At my Monday night OA meeting last week, my sponsor announced she was part of the N.O.P.E. campaign: Not One Piece Even. Of Halloween candy, that is. I am also a N.O.P.E’r this year. I wish that I wasn’t such a sugar junkie, but I am. Treats, for me, are a definite trick. I have been avoiding the O.S.S. (overtly sugary shit) since July-ish and I feel a thousand times better. Not only is my energy level and my mood better in general (unless I am busy getting in my own way) but I just don’t obsess and get into crazy food thoughts and cravings. There’s also the secondary issue of my PCOS, which has gotten a lot better in the past year since I’ve been abstinent and eating a plant-based, whole foods diet. My hormone levels have also significantly improved since I have been abstaining from eating sugar. If you are reading this and you have PCOS, please consider breaking up with the OSS, including alcohol. They are not your friend, and your hormone levels will thank you for it.
For me, not taking that first compulsive bite of Halloween candy or vegan cookies or ice cream or whatever is critical for my sanity and well-being. The vegan desserts make me only *slightly* less insane than the regular sweets that contain butter. There’s also the entire issue of most white sugar not even being truly vegan because it is usually filtered through bone char. Unfortunately, now you can easily purchase vegan white sugar or vegan baked goods made with this type of sugar. Arrrrgh!
I’ve tried the “Intuitive Eating” method of “eating whatever I had cravings for when I was hungry and then stopping” and I became a total raving maniac. I tried it by myself, I tried it under the supervision of a dietitian, I tried it with Buddhist meditation and mindfulness practice and each time it ended in me feeling worse than ever. I think that Intuitive Eating can work for many people, but definitely not for me when it comes to sugar and certain binge foods. I do incorporate other aspects of Intuitive Eating or mindful eating into my abstinence and my food plan on a daily basis, and that does work for me. In fact, it’s been a huge part of my recovery. If I feel like I need more or less fat on a particular day, I adjust my plan accordingly. On days where I am more active and hungry, I will have two planned snacks instead of one. Then there are days where I am less hungry or I am feeling sick and I only eat three planned meals and no snacks. I have a baseline of at least 3 well-balanced, vegan meals a day that I stick to and I adjust when I need to. I also pay attention to how I feel when I am eating. Am I content and calm? Am I irritated? Am I angry? Am I anxious? I take note of these feelings and let myself experience them and I try to notice what is really underneath those feelings.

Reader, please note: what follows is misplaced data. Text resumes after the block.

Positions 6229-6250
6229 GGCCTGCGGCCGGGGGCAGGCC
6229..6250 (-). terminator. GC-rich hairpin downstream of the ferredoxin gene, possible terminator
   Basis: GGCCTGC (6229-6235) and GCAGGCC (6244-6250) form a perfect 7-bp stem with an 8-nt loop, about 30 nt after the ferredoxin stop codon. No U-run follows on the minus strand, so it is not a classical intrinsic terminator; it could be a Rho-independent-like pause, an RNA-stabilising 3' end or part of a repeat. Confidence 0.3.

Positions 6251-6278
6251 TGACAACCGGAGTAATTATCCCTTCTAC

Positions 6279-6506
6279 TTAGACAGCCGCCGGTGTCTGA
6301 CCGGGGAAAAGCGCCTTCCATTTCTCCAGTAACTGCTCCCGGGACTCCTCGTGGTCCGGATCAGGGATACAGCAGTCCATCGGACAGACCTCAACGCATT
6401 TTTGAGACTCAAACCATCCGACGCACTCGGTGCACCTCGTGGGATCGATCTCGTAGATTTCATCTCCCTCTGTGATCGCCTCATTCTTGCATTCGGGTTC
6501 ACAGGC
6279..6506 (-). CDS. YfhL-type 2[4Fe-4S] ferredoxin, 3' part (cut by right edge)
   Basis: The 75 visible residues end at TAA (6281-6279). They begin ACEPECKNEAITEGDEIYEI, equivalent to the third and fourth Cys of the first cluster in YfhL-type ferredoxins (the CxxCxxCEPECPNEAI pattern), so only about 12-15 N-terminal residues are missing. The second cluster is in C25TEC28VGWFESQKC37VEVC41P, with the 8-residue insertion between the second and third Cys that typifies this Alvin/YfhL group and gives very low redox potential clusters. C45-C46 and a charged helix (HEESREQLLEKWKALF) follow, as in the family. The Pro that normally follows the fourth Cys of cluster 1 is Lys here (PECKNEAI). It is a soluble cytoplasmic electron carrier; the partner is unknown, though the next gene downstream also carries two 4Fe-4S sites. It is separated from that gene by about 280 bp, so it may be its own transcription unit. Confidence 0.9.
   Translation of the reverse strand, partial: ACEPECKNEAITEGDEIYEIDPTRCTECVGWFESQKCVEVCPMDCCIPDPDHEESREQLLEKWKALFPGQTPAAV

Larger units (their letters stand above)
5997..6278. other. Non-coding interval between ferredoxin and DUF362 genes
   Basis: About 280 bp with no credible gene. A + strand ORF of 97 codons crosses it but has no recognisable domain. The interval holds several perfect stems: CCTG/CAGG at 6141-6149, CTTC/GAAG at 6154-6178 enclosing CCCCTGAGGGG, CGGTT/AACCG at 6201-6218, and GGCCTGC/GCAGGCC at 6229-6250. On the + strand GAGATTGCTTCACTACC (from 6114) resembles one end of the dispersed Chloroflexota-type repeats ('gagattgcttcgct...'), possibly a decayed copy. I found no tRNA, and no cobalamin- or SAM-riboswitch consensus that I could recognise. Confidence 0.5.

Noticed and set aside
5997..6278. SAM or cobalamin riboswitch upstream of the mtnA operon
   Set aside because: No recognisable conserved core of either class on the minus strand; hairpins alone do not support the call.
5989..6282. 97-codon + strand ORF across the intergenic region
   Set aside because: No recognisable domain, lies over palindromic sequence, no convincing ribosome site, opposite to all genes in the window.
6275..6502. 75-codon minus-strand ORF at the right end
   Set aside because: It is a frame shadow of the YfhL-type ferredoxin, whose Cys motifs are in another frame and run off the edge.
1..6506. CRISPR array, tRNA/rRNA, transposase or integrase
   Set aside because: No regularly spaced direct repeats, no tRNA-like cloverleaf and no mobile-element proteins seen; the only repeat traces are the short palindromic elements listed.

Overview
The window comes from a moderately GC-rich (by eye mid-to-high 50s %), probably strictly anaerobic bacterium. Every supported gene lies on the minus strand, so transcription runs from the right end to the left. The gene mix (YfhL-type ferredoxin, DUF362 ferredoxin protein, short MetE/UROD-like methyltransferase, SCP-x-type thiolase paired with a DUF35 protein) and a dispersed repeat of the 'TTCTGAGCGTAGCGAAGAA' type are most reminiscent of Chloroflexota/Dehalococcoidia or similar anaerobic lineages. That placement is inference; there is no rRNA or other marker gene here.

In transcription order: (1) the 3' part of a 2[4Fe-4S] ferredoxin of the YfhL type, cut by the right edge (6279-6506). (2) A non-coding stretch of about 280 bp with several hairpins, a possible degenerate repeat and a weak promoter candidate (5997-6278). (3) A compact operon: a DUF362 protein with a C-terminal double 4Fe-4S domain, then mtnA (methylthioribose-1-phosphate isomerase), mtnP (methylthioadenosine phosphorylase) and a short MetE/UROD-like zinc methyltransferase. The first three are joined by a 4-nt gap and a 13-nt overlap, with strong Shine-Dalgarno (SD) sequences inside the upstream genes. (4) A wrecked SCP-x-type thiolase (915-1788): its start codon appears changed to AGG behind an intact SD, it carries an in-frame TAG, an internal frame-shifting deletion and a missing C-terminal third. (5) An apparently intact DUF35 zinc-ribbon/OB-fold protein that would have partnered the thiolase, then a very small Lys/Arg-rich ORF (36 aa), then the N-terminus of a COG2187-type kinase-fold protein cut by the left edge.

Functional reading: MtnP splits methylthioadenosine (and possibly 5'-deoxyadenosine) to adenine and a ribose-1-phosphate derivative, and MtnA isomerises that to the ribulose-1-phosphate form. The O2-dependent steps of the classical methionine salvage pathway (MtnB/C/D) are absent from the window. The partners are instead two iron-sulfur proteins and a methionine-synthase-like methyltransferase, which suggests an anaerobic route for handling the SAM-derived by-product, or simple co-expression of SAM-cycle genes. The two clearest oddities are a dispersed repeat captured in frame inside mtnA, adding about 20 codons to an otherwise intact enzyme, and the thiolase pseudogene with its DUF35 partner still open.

Today I choose not to eat for a fix or to eat over my emotions. I get to live life and (mostly) be sane and happy. And when the emotional upheavals come, which they do, I am better equipped to handle them because I am not a slave to food or crazy food behaviors. I can act with a clear head.
With all of that being said, I made a big batch of fake blood last night for my Zombie Catholic Schoolgirl costume. My tried-and-true recipe for fake blood is a bottle of corn syrup, a packet of cherry Kool Aid and three heaping spoonfuls of baking cocoa. I add a little hot water to thin it out and voila, fake blood! I used powdered instant coffee for dirt smudges to replicate that freshly-crawled-out-of-the-grave look. I spent the entire night covered in sugar and chocolate and didn’t even think about it until today. In the past, I would have definitely been tasting that concoction as I was making it, licking it off of my fingers and generally having a good old-time with all of that sugar. Now I don’t even think about it. In fact, it seemed kind of gross to me and I had no urges to try it. All I could think of was cough syrup and it made me kind of queasy just looking at it! However, I think next year I will just buy store-bought fake blood and leave all of that sugar and the Halloween candy to someone else.